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Hillary’s State Dept’s Double Standard on Private Email Use

Hillary Clinton

Clintons, we’ve learned, don’t believe that laws apply to them. Over the last week we learned yet another example of this adage. The day of her Senate confirmation Secretary of State Hillary Clinton established a private email account in order to evade using one issued by the government. By doing so, Clinton’s communications remained private, even after her communications were subpoenaed by the government during an investigation on Benghazi.

The political class not totally in Clinton’s pocket are understandably and justifiably outraged. National Journal‘s Ron Fournier even went so far to wonder,

Perhaps Hillary Rodham Clinton shouldn’t run for president.

Maybe she should stay at the Bill, Hillary & Chelsea Clinton Foundation, where the former secretary of State could continue her life’s work of building stronger economies, health care systems, and families. Give paid speeches. Write best-selling books. Spend time with Charlotte, her beloved granddaughter.

Because she doesn’t seem ready for 2016. Like a blast of wintry air in July, the worst of 1990s-style politics is intruding on what needs to be a new millennium campaign: Transparent, inspirational, innovative, and beyond ethical reproach.

It’s clear that the use of private email with sensitive material related to foreign policy is inappropriate. The State Department, even under Clinton’s tenure understood that. The Federalist (with a tip-off from @CuffyMeh on Twitter) reminded Americans of a diplomatic incident which, in 2012, was barely noticed, but in 2015 only goes to highlight they hypocrisy of the Clintons.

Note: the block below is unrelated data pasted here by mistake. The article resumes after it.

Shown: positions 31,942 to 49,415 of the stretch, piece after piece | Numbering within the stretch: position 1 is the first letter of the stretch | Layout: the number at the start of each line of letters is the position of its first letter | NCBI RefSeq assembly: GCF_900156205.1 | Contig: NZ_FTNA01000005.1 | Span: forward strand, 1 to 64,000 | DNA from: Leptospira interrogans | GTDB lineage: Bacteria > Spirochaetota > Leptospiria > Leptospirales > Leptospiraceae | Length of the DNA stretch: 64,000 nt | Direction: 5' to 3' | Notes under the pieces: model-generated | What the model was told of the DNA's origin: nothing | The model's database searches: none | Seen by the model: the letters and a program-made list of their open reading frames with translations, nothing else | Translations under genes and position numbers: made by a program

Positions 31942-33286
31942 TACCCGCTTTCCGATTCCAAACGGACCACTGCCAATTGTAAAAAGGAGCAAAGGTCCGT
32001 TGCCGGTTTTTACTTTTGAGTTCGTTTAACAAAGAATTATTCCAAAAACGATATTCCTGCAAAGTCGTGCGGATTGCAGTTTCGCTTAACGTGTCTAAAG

Although Hillary Clinton and her allies may be claiming that her private e-mail system is no big deal, Hillary’s State Department actually forced the 2012 resignation of the U.S. ambassador to Kenya in part for setting up an unsanctioned private e-mail system. According to a 2012 report from the State Department’s inspector general, former U.S. ambassador to Kenya Scott Gration set up a private e-mail system for his office in 2011.

The inspector general’s report offered a scathing assessment of Gration’s information security practices — practices that are eerily similar to those undertaken by Clinton while she served as Secretary of State.

The State Department’s firing of the Ambassador wasn’t unjustified but the Obama administration’s willingness to look the other way for the same offense is inexcusable.

The Obama administration claims they were unaware of Hillary’s use of a private email account during her tenure as Secretary of State. Playing dumb, a time-honored tradition of the Obama administration when a scandal hits, only serves to make both parties look bad. By stating the Obama administration was unaware of the actions of its own cabinet members it appears that administration officials were never in communication with their own Secretary of State.

Despite not being willing to acknowledge prior knowledge of Clinton’s private email use, the Obama administration also aren’t willing to take the fall. Administration officials plainly stated that Clinton did not follow administration policy. If Obama White House officials aren’t willing to take a political hit on this, despite the fact that the President can’t seek another term, imagine how far they’ll be willing to stick their necks out after Clinton formally announces her candidacy.

Comment below: Do you think “Email-gate” will end Clinton’s run for the White House?